Dealing Kindly With Insects
Posted by Ingrid Newkirk at 5:00 AM | Permalink | Comments (16)
The comedian George Carlin said that animal rights activists are the sort of people who would invent a cockroach spray that doesn't kill cockroaches. It just fills them with self-doubt so that they have to go away and think about things.
Cockroaches can be a problem, even in the best of places. The ones in Florida are nearly the size of condors, but even they are rather intriguing if you can get over your prejudices and look at them without that theatrical shudder we think we are supposed to let loose. Their wings are quite delicate. Yes, the Florida ones can fly. But they are polite and shy and scuttle away into the drains, out of sight, if they can avoid you.
Of the more than 4,000 species of cockroach in the world, only a handful are considered "pests." Among them are the European cockroaches and the German cockroaches who came to stay in my warehouse. I tried all sorts of "cures": bay leaves, talking to them (something my friend swore worked for her when she did social work in a tenement in Maryland), but they had decided to populate the planet with their offspring, starting at my place, and wouldn't listen.
I shall never forget the borax. That was a mistake. I hadn't wanted to use an insecticide, a poison, and had taken bad advice to buy this instead. The 40,000 nerve endings in their antennae, their keen sense of smell (so keen that they can identify different people by body odor alone!), and the little ears on their rears, weren't enough to warn the cockroaches away from the borax. They ate it and disintegrated slowly in front of me, no doubt in great pain as their small bodies burst asunder from some mysterious internal reaction. I felt hideously guilty, removed the refrigerator, forbade everyone from eating in the office (a cockroach can live for about a year on the carbs in a cracker crumb), and, in time, those who survived the hideous borax moved on to greener pastures.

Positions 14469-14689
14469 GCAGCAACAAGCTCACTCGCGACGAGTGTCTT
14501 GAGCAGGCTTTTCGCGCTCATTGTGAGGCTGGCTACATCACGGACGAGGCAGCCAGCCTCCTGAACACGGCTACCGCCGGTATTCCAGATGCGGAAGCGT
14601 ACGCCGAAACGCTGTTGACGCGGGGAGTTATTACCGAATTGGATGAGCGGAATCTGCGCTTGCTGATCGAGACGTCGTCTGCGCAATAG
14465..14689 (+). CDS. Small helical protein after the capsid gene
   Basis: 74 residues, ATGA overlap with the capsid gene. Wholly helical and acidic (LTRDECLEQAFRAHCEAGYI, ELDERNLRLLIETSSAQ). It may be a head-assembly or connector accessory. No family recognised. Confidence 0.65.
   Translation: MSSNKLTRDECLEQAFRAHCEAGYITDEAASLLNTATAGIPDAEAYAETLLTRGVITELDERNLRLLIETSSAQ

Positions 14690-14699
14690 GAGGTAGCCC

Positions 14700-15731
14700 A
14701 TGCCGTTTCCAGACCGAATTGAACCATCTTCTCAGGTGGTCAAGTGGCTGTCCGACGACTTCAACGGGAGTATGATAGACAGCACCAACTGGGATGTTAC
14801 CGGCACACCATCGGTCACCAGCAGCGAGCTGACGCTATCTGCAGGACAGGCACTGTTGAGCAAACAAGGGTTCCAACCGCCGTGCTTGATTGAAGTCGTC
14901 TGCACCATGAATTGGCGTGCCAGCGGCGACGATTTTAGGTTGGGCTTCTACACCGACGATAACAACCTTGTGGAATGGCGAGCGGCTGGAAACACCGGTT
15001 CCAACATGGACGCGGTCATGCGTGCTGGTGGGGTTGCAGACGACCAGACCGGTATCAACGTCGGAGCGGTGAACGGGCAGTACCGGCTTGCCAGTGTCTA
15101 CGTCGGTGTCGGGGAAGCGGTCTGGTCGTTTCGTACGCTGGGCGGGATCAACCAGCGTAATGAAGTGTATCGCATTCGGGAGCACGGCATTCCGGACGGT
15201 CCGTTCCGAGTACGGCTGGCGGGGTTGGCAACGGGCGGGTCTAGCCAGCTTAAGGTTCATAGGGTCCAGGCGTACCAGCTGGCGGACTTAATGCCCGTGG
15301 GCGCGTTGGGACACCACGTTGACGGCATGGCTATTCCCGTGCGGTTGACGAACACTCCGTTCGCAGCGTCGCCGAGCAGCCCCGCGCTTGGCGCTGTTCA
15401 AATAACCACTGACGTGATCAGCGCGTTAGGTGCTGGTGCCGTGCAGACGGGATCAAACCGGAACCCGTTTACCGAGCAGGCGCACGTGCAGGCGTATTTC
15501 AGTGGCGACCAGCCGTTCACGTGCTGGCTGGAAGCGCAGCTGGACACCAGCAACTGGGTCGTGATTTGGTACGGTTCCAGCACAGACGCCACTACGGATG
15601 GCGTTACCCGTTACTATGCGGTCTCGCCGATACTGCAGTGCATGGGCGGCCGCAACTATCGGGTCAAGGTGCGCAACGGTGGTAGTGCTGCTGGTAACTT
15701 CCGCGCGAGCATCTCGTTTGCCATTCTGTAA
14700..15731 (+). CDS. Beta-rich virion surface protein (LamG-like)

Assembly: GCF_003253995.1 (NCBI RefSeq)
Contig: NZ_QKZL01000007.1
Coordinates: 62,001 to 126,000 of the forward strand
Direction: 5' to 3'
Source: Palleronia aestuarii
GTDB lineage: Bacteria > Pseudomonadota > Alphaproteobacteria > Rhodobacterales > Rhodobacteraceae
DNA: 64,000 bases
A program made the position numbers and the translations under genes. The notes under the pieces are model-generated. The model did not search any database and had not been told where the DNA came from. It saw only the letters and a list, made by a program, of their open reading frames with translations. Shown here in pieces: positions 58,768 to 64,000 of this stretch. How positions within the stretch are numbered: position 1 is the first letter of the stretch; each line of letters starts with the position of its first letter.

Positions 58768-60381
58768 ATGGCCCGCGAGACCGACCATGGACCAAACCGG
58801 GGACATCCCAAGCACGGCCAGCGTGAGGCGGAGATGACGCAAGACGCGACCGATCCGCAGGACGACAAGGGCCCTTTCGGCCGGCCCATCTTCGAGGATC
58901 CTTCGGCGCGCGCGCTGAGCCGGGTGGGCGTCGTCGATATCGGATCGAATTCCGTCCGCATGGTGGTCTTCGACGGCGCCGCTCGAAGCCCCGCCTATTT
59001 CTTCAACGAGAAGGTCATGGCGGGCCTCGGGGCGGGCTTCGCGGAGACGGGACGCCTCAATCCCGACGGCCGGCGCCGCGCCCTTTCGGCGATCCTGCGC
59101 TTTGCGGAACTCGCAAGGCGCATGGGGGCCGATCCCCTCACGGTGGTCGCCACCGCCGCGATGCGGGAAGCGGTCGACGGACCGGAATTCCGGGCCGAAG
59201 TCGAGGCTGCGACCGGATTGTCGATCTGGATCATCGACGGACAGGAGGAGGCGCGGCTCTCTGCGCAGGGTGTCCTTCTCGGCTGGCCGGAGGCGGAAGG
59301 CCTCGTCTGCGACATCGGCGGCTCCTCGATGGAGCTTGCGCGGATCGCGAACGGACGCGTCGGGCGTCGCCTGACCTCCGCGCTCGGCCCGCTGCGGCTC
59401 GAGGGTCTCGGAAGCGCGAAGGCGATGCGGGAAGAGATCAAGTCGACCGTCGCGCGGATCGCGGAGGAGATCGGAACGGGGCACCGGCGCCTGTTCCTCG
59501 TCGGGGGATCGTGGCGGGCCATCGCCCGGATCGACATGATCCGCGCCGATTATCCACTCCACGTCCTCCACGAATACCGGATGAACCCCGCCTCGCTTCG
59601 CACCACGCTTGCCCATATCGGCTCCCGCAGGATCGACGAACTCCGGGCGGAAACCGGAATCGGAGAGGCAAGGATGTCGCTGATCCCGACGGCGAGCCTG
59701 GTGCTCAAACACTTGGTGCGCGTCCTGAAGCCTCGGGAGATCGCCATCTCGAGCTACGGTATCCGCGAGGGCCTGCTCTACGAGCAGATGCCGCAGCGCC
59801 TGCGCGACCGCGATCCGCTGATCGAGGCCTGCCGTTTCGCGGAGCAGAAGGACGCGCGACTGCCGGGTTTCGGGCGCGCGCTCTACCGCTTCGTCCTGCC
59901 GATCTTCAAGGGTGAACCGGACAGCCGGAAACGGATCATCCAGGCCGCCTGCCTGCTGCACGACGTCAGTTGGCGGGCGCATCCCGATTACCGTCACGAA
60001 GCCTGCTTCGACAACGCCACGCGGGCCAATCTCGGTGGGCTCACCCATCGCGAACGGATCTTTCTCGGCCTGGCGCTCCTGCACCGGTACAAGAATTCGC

Here's how to deal with:
Pour a line of cream tartar, red chili powder, paprika, or dried peppermint at the place where ants enter the house – they won't cross it. You can also try washing countertops, cabinets, and floors with equal parts of vinegar and water and putting a little paprika at the edges.
Some people swear by cinnamon oil, peppermint oil, mint oil, lavender oil, a mixture of olive oil and cayenne pepper, or catnip.
A humane and great smelling alternative to moth balls is to place cedar chips around clothes or store sachets made out of dried lavender or equal parts of dried rosemary and mint in drawers and closets.
To repel flies, hang clusters of cloves in a room, or leave an orange skin out. However, you may invite them back, as with ants, if you don't keep living areas clean, sweep up crumbs promptly, vacuum, wash dishes right away, empty garbage promptly, and store food in tightly sealed containers.
If you must evict them, carefully trap them in an inverted jar and release them outside.
Place whole bay leaves in several places around infested rooms, including inside kitchen cabinets. Apparently bay leaves smell like dirty socks to cockroaches and they would rather not be around them. For serious infestations, you may need to resort to an insect growth regulator, called Gentrol, which nips the cockroach reproductive cycle in the bud leading them to produce sterile offspring. Given that one German cockroach mother and her offspring can add 35,000 new lives to the world in a year, birth control is a must.
Taking B-complex vitamins or eating brewer's yeast daily (in tablets or powder) can keep you mosquito-bite free in the summer months. Oil of citronella and pennyroyal mint oil are both effective repellents when diluted with vodka or vegetable oil and dabbed onto the skin. Mosquitoes dislike fresh basil and pennyroyal so these can be usefully applied on porches and around the home.
Posted to Home & Garden | Posted to Tags: Ants, Cockroaches, Ingrid Newkirk, Insects, mosquitos, Spiders